Examining the work of contemporary Black artists who are dismantling the white gaze and demanding that we see—and see Blackness in particular—anew.
In A Black Gaze, Tina Campt examines Black contemporary artists who are shifting the very nature of our interactions with the visual through their creation and curation of a distinctively Black gaze. Their work—from Deana Lawson's disarmingly intimate portraits to Arthur Jafa's videos of the everyday beauty and grit of the Black experience, from Kahlil Joseph's films and Dawoud Bey's photographs to the embodied and multimedia artistic practice of Okwui Okpokwasili, Simone Leigh, and Luke Willis Thompson—requires viewers to do more than simply look; it solicits visceral responses to the visualization of Black precarity.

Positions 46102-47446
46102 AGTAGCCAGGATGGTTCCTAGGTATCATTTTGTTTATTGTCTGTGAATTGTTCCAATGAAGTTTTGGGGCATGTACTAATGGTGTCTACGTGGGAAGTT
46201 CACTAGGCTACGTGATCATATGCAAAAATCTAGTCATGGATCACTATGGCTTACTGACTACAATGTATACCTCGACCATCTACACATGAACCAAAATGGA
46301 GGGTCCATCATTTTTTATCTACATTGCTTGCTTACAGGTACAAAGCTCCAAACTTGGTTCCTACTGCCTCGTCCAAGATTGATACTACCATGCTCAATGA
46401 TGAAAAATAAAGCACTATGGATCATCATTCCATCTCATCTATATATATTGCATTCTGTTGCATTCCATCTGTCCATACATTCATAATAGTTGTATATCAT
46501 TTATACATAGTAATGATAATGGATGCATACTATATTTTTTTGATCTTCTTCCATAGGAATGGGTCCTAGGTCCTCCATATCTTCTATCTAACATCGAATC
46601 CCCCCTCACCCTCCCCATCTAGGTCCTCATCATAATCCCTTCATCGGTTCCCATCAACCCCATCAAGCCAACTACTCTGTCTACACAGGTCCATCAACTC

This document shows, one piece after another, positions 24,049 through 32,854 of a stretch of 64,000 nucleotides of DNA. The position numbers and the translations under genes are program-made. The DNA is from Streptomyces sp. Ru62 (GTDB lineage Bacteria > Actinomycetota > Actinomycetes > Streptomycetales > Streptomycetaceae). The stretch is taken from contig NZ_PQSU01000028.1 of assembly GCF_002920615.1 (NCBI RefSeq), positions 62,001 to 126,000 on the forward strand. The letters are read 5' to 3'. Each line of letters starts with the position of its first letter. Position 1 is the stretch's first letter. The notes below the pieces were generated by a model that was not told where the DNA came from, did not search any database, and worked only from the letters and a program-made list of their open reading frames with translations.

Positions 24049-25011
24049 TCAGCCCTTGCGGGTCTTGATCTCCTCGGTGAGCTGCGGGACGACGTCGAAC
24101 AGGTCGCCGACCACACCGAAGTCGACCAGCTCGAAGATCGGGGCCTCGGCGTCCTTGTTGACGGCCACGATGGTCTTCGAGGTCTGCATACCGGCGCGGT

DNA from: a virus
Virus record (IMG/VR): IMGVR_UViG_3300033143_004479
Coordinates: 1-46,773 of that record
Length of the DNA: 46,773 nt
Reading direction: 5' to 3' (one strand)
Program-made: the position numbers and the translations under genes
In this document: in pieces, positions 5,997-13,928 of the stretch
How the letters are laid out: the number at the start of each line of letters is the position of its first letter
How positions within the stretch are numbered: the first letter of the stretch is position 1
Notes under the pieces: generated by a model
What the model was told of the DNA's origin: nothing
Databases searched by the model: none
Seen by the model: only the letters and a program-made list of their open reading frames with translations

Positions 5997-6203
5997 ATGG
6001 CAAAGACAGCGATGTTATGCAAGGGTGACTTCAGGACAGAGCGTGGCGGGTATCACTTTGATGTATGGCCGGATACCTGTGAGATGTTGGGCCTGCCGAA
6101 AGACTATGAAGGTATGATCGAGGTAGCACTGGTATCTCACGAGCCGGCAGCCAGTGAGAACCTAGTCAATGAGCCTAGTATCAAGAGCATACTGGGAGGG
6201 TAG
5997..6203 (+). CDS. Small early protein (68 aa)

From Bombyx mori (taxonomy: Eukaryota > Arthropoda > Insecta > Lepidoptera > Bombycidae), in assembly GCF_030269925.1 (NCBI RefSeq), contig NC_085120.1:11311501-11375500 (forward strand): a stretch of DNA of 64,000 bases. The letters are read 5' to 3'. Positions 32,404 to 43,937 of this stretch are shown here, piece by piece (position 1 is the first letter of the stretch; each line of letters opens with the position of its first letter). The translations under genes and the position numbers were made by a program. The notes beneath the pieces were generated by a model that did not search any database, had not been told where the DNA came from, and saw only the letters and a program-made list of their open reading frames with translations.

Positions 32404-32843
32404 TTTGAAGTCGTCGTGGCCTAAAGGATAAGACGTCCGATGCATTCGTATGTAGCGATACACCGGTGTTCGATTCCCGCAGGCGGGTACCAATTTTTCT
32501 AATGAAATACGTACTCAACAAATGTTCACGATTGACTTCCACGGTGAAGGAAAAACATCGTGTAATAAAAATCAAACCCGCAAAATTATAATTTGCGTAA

Campt shows that this new way of seeing shifts viewers from the passive optics of looking at to the active struggle of looking with, through, and alongside the suffering—and joy—of Black life in the present. The artists whose work Campt explores challenge the fundamental disparity that defines the dominant viewing practice: the notion that Blackness is the elsewhere (or nowhere) of whiteness. These artists create images that flow, that resuscitate and revalue the historical and contemporary archive of Black life in radical ways. Writing with rigor and passion, Campt describes the creativity, ingenuity, cunning, and courage that is the modus operandi of a Black gaze.